Gradual increase in speeds is an important aspect of fitness cycling. Cycling can also be strenuous to the body and the key towards successful fitness cycling is to be patient and not hurry in increasing your limits.
Better safe than sorry
Cycling is great fun but it is important to get the right equipment for the activity. Head gear, knee-pads, elbow pads should all be in place when cycling.
Monday, April 13, 2015
Millions of people are dealing with stress, anxiety and depression today due to a job loss, fear and worry about the economy, relationship issues, financial problems or unruly children that won’t listen or behave. To get rid of stress related to these debilitating issues, many people tend to rely on prescription medications, such as antidepressants or anti-anxiety pills. While these prescriptions medications work for a time, they come with several unpleasant or even dangerous side effects, and the benefits wear off over time so eventually you may have to switch to other types of medications.
The one thing most people don’t know and are not told by their doctors is that for most issues that result in bouts of stress, anxiety, and depression, as well as, fear, worry, sadness and anger is that you already have the tools inside of you to completely get rid of stress once and for all, and without the use of medications and their unpleasant and even dangerous side effects
What Causes Stress
Stress is natural response mechanism to difficult situation, and in some situations stress is actually helpful. I am sure you are now asking how can stress be helpful. Stress over getting a good grade in a class can motivate you to study harder and focus in class. When interviewing for a new job, stress will motivate you to learn about the company and managers you are interviewing for, write and ask good questions, have a perfect tailored resume, dress sharp and arrive on time. In these situations, stress is temporary and will usually subside after the event, and the associated energy continues to flow through you. When a person feels stress, this increases the production of stress hormones, adrenaline and cortisol.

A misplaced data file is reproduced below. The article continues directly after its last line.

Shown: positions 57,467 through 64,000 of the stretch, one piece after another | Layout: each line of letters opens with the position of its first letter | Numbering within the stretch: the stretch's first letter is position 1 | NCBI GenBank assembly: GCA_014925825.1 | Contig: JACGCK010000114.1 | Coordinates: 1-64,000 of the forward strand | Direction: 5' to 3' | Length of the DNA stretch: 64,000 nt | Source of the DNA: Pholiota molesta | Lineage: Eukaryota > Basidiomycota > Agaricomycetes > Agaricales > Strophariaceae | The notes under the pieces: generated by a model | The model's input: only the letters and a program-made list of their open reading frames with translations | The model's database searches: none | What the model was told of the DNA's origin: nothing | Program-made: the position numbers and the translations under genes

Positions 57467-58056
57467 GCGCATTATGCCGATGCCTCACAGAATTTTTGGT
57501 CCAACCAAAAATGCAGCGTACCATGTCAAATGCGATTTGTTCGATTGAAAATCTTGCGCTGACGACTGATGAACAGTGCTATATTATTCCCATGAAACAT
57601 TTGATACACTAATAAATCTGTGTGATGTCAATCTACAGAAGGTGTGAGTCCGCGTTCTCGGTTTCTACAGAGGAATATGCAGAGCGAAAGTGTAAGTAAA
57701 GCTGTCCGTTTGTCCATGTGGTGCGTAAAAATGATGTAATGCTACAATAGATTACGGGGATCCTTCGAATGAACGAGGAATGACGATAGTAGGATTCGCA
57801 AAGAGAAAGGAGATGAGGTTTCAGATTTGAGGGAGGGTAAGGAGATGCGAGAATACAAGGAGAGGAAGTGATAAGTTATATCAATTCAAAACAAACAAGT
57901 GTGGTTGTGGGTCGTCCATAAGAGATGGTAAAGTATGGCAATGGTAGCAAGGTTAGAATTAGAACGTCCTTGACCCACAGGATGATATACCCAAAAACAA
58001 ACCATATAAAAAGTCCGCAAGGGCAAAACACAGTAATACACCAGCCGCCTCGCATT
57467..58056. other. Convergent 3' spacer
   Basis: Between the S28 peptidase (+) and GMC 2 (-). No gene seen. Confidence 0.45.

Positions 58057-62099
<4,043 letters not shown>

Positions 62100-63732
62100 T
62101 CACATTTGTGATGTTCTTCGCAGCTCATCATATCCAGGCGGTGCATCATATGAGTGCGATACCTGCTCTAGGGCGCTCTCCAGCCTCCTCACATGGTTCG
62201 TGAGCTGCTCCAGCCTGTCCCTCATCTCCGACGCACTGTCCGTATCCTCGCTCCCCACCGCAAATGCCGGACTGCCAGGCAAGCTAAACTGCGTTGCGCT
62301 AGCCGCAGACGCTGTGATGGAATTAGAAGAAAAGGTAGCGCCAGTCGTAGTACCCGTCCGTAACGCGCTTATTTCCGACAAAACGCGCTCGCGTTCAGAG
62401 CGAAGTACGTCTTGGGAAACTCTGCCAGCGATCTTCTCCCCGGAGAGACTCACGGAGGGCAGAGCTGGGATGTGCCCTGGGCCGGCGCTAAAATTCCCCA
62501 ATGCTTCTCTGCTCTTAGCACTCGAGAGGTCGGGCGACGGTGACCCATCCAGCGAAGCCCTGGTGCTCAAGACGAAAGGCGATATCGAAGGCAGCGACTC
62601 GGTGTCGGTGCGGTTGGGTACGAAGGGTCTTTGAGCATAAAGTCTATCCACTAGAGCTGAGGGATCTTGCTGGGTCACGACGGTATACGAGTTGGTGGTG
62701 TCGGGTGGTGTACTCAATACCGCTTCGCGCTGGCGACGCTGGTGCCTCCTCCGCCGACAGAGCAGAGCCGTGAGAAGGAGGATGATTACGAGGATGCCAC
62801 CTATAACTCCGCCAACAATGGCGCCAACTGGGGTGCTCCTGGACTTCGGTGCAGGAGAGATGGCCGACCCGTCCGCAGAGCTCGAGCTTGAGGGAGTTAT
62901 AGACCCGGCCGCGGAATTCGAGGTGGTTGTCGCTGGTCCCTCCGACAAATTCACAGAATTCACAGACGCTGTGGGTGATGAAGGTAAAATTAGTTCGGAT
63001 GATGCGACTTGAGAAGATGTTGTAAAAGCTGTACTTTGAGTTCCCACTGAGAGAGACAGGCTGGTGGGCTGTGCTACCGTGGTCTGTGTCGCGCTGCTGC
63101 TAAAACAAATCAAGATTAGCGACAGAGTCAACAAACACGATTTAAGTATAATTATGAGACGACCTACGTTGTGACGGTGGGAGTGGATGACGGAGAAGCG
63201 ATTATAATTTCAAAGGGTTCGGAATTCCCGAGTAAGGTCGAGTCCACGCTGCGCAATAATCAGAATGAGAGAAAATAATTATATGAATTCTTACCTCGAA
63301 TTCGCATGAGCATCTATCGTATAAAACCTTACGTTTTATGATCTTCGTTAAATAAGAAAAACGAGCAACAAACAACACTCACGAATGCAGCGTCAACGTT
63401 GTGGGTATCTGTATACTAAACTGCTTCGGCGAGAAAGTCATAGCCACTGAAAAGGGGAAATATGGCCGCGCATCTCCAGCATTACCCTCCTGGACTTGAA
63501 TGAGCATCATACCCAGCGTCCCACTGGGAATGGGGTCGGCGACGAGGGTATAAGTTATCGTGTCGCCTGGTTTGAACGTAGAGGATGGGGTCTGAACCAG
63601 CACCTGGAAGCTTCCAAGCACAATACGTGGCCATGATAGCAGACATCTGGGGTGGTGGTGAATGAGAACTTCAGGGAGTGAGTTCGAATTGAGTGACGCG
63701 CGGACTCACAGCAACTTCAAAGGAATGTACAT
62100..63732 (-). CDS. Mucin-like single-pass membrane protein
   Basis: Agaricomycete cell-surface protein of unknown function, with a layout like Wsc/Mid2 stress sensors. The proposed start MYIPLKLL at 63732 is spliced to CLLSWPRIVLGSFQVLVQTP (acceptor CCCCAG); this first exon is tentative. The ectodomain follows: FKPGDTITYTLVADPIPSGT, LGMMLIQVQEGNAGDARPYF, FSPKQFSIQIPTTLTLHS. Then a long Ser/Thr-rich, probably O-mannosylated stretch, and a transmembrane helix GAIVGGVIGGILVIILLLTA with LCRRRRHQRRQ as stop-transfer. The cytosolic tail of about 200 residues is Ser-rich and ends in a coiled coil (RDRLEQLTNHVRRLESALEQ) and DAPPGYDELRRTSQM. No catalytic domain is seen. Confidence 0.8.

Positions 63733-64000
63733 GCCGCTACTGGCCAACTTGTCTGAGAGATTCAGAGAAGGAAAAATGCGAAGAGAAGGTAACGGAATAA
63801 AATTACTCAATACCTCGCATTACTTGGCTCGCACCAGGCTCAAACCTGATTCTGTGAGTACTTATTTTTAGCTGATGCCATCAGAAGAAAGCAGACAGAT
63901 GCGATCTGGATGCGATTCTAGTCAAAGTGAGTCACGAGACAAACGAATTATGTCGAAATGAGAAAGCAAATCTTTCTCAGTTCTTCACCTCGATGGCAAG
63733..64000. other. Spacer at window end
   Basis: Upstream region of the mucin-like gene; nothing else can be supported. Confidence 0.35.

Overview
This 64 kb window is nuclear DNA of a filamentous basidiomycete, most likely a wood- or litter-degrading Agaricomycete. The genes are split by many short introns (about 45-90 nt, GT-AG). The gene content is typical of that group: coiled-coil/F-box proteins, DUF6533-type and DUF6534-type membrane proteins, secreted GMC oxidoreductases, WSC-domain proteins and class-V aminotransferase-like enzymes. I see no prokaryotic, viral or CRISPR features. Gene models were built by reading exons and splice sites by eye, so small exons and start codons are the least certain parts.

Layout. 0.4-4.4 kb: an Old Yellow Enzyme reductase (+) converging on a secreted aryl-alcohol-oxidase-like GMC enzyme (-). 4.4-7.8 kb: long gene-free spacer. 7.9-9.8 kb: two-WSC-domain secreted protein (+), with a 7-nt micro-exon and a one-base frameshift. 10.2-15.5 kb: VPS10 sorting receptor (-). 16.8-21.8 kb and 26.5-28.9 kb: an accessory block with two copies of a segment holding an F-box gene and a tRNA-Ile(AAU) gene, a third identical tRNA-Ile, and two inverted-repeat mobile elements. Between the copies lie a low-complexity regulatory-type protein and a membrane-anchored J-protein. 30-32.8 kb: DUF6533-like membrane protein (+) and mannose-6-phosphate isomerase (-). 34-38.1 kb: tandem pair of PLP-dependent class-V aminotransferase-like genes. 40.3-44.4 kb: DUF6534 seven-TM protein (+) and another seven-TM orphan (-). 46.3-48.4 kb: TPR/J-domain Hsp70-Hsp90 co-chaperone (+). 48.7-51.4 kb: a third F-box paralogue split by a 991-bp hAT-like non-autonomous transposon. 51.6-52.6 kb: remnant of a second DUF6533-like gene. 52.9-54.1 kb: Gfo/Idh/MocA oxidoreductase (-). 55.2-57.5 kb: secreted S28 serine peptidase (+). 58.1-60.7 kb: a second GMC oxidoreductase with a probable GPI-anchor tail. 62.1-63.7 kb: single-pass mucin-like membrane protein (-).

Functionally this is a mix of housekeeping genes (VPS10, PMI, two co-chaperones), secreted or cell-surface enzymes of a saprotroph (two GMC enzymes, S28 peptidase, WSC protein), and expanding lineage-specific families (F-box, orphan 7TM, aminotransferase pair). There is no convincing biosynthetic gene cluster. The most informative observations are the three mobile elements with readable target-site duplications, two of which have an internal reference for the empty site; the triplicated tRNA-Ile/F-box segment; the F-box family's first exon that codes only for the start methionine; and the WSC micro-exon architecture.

In normal situations, as the stressors are eliminated the production of stress hormones is reduced to normal levels. Stress becomes a problem when the energy associated with the stressors becomes stuck and no longer flows through you. The stuck energy presses against organs and tissue, and results in more serious health issues such as anxiety, insomnia, anger, depression and even disease when stress becomes chronic.
A common cause of stress and anxiety today is workplace productivity demands on employees and feeling devalued by managers and demanding bosses. Employees feel stress to perform well at work or risk being fired, which can lead to stress, anxiety, depression and low self-esteem.
Rather than taking dangerous prescription medications to reduce stress, you can actually eliminate stress and the causes of stress naturally. Subscribe to my blog to get the tips on how to eliminate stress completely.
Tuesday, February 24, 2015
Many cases of unexplained tiredness are due to stress, not enough sleep, poor diet and other lifestyle factors. Use these self-help tips to restore your energy levels.
Eat often to beat tiredness
A good way to keep up your energy through the day is to eat regular meals and healthy snacks every three to four hours, rather than a large meal less often.
Perk up with exercise
You might feel too tired to exercise, but regular exercise will make you feel less tired in the long run, and you’ll have more energy. Even a single 15-minute walk can give you an energy boost, and the benefits increase with more frequent physical activity.
Start with a small amount of exercise. Build up your physical activity gradually over weeks and months until you reach the recommended goal of two-and-a-half hours of moderate-intensity aerobic exercise, such as cycling or fast walking, every week.
Lose weight to gain energy
If your body is carrying excess weight, it can be exhausting. It also puts extra strain on your heart, which can make you tired. Lose weight and you’ll feel much more energetic. Apart from eating healthily, the best way to lose weight is to be more active and do more exercise.